It's a beguiling seven hours in the theatre – as layered as a delicious trifle, sometimes as sweet, but leaving a lingering sense of satiation as if having swallowed something substantial and nourishing. This is a show which feeds the soul.
The cast of The Inheritance. Photo by Marc Brenner.
Matthew Lopez’s play doesn’t just borrow from EM Forster’s Howard’s End, it plunders it. It constantly acknowledges its own magpie instincts and uses Forster’s 1910 novel as a template to look at contemporary gay men in New York City, how they do not know their own history, and how Aids robbed them of a generation of men who might have been able to light the way. Forster (Paul Hilton in a performance of terrific modesty and depth) wanders the stage handing out advice but also representing an earlier generation who remained closeted.
Look, this isn’t flawless — although Stephen Daldry’s exquisite, pared back production often persuades you that it is by cleverly disguising the messiness and creating a sense of falling through space and time — and I found the comfortable affluence of almost all the almost exclusively male characters a little teeth-grating at time. But you know what? After a while I simply didn’t mind, so much had I become swept up in the story of Eric Glass (Kyle Soller), a man trying to live with integrity and the fall-out from his break-up with damaged wayward lover Toby Darling (Andrew Burnap).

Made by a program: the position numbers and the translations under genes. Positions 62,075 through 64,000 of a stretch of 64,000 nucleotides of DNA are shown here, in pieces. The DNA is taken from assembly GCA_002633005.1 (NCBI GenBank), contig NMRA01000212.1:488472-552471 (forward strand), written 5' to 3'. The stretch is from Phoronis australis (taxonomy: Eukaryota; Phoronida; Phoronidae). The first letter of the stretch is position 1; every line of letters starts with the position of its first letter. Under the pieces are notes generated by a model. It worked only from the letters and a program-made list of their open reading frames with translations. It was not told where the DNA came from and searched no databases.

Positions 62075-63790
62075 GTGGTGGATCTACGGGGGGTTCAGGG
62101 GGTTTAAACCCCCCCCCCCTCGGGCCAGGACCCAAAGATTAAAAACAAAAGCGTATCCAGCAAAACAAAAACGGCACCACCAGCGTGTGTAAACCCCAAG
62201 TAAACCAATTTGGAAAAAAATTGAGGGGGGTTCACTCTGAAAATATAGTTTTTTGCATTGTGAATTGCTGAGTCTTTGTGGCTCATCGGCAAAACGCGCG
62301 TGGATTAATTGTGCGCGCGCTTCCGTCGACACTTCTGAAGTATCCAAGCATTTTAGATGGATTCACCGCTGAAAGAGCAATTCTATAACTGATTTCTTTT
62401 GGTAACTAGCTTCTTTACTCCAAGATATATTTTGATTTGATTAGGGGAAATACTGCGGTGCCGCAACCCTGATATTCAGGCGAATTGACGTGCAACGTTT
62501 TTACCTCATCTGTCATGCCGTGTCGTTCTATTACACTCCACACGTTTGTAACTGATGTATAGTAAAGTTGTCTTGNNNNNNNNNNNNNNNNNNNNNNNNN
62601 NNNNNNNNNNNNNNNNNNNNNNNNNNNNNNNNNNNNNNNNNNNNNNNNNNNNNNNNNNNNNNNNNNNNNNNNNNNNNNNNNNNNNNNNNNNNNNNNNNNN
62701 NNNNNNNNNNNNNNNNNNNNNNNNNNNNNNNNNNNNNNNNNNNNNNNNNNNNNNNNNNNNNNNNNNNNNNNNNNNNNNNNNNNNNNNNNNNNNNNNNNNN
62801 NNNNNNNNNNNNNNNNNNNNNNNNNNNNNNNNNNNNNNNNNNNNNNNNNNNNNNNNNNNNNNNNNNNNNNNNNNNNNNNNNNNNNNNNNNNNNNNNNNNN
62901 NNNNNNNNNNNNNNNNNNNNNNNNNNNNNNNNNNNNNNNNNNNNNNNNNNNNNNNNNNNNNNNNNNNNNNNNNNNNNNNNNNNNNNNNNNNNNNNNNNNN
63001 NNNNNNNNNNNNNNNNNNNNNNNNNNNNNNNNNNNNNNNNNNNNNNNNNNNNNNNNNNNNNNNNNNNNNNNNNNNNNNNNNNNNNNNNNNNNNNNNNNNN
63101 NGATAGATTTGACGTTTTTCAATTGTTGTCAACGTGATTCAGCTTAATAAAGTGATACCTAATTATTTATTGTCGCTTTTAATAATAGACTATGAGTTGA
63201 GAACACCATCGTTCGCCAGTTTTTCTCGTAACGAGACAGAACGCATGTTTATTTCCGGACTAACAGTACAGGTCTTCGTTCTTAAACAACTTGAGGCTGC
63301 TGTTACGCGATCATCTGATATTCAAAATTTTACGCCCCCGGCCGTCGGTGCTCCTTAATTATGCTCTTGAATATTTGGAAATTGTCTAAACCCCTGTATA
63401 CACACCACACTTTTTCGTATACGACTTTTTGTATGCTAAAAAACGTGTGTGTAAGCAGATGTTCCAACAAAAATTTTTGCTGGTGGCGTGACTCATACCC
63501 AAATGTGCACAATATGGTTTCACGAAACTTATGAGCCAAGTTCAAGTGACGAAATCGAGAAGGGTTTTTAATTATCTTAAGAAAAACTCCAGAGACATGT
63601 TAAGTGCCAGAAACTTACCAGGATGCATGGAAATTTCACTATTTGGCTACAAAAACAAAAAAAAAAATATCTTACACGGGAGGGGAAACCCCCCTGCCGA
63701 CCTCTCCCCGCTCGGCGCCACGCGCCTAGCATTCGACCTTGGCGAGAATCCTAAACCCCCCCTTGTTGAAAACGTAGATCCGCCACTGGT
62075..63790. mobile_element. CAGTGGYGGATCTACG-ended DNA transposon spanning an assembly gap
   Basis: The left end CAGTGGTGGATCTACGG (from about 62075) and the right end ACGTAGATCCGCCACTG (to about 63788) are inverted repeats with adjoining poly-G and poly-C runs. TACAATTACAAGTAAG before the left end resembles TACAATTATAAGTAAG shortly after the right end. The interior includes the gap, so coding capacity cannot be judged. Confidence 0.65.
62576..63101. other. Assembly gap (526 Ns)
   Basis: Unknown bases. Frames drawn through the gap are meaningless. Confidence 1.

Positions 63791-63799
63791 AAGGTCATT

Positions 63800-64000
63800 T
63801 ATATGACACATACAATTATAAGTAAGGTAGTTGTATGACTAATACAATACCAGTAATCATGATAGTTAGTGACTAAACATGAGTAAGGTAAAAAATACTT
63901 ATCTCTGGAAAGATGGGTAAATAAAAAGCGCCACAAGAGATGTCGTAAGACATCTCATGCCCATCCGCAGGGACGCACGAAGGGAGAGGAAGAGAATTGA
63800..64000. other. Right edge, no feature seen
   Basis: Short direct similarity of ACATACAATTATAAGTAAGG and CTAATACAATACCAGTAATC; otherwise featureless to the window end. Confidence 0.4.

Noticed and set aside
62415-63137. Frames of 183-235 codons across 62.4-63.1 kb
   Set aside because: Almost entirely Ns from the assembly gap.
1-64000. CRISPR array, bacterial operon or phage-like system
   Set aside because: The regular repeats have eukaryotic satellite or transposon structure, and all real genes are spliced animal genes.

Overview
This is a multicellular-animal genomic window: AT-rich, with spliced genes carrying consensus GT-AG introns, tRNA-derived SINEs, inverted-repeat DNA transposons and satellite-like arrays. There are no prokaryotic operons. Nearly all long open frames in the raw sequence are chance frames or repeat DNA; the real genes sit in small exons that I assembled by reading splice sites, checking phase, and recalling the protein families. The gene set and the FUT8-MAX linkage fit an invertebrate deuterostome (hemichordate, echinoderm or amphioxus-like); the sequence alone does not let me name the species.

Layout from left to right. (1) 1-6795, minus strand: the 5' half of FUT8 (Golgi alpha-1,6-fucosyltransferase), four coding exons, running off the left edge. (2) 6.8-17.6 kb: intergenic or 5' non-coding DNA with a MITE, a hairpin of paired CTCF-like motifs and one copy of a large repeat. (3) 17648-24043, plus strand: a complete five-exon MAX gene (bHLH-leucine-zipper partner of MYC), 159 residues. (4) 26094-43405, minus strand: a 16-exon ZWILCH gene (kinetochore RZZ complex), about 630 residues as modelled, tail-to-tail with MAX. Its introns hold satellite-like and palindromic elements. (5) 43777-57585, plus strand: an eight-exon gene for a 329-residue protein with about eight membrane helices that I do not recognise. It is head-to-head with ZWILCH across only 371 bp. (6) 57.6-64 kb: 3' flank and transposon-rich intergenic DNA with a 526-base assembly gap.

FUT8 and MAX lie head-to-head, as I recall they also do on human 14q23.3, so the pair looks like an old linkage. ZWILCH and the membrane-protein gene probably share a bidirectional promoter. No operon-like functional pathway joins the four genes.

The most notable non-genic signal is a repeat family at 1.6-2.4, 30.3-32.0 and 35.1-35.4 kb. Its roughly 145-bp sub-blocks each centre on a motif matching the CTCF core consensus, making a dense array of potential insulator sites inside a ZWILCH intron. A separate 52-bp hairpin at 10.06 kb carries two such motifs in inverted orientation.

Samuel Levine, Kyle Soller and Andrew Burnap in The Inheritance. Photo by Marc Brenner.
Some have compared this to Angels in America and it is easy to see why, but that is like trying to say that apples are like pears. Lopez’s play is less of a wild ride, less overtly political but no less affecting as it narrows down to one couple’s story to explore how history is transmitted, the legacies we pass down and what remains hidden, sometimes because we are wilfully blind to it. But Lopez makes us look and see and there is no more spine-tingling, heart-piercing moment currently on the London stage than when the ghosts of the young men who died or Aids begin to walk. What has been, what might have been and what would be are distilled in a single moment.
This is an exquisitely acted, utterly engrossing evening, full of heart, spirit, philosophy and more than a touch of melodrama, featuring — as in Howard’s End — a story about a bequest denied. Riveting stuff, an utterly brilliant advertisement for the power of telling stories, and a heart-breaking look at what it means to be loved or unloved.
Stagedoor tip: you can buy tickets to Parts 1 & 2 of The Inheritance through the Stagedoor app. With Apple Pay, it only takes 30 seconds.